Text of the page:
The primary focus of the Centre for Applied Medical Research – Clinical Research Program (AMR-CRP) is the long-term safety and efficacy of new and existing drug treatments.
• provides critical mass to the substantial clinical research on the campus, leading to more rapid study commencement and completion, and fewer regulatory issues;
• promotes translational research with colleagues conducting basic science; and
• increases opportunities for conducting early-phase research, which in turn provides more access to patients at the hospital to new treatments.
AMR-CRP conducts clinical trials in (alphabetical order) auto-immune disease (e.g. scleroderma, vaccinations), clinical pharmacology, heart disease (both new drugs and new devices that avoid surgery), HIV disease, infectious disease (e.g. transplant-related infections), neurological diseases (e.g. stroke and Alzheimer’s disease), palliative care, rehabilitation medicine, and viral hepatitis. The group oversees about 80 clinical trials involving over 1000 patients.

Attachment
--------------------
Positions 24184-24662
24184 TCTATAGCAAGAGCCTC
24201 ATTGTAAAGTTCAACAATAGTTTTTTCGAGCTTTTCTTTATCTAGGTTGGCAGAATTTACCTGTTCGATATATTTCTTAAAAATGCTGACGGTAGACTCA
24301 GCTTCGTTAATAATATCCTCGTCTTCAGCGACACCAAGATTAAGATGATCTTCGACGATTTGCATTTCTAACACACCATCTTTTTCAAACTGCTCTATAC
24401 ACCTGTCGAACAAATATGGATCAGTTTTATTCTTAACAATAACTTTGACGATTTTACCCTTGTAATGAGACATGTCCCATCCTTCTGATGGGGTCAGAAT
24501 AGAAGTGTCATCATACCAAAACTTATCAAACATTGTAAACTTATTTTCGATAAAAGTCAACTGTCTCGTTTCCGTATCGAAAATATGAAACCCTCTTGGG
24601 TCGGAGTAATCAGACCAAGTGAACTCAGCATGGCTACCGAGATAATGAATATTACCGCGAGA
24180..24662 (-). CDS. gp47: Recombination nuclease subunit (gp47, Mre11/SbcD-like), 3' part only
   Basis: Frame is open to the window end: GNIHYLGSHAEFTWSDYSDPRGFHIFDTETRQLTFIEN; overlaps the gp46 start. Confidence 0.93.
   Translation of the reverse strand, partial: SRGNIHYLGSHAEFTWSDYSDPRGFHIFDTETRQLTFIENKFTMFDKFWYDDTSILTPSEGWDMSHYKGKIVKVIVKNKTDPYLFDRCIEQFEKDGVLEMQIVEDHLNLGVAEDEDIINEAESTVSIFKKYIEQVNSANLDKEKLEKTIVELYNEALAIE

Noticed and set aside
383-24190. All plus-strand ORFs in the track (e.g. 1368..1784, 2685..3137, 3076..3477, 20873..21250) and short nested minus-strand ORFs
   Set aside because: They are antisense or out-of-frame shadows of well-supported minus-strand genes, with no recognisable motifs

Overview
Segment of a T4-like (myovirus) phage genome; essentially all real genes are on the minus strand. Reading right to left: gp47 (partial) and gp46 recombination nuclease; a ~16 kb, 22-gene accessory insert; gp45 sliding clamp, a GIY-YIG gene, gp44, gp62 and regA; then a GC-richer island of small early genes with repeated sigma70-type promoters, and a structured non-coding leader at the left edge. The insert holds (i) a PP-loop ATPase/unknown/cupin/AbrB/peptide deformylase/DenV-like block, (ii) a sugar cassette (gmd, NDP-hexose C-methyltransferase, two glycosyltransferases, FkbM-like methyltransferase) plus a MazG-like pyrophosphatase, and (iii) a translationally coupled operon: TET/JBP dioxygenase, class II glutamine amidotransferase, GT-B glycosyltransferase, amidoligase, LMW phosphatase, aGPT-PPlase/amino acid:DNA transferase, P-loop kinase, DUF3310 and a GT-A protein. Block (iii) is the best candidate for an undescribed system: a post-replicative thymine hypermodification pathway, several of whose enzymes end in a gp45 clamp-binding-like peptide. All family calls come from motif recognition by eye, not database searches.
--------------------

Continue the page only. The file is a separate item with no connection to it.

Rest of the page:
In general, drugs are licensed when their effectiveness is confirmed, but often when their long-term safety is far less clear. Diseases such as ischaemic heart disease and HIV infection require life-long therapy, but the safety of their treatments is often only known for periods of a few years. AMR-CRP has a particular focus on determining long-term safety of treatments, and is a world leader at identifying many of the complications of HIV treatment, including premature heart disease, diabetes, osteoporosis and kidney disease.
AMR-CRP is headed by Professor Andrew Carr, a clinical immunologist with 25 years’ experience in clinical research. The group includes a Research Manager, two Project Managers, 11 study co-ordinators, two Research Fellows, a data manager, administrative staff, and a statistician.
To find out more information about the Clinical Research Program please visit www.amr.org.au/clinical-research-program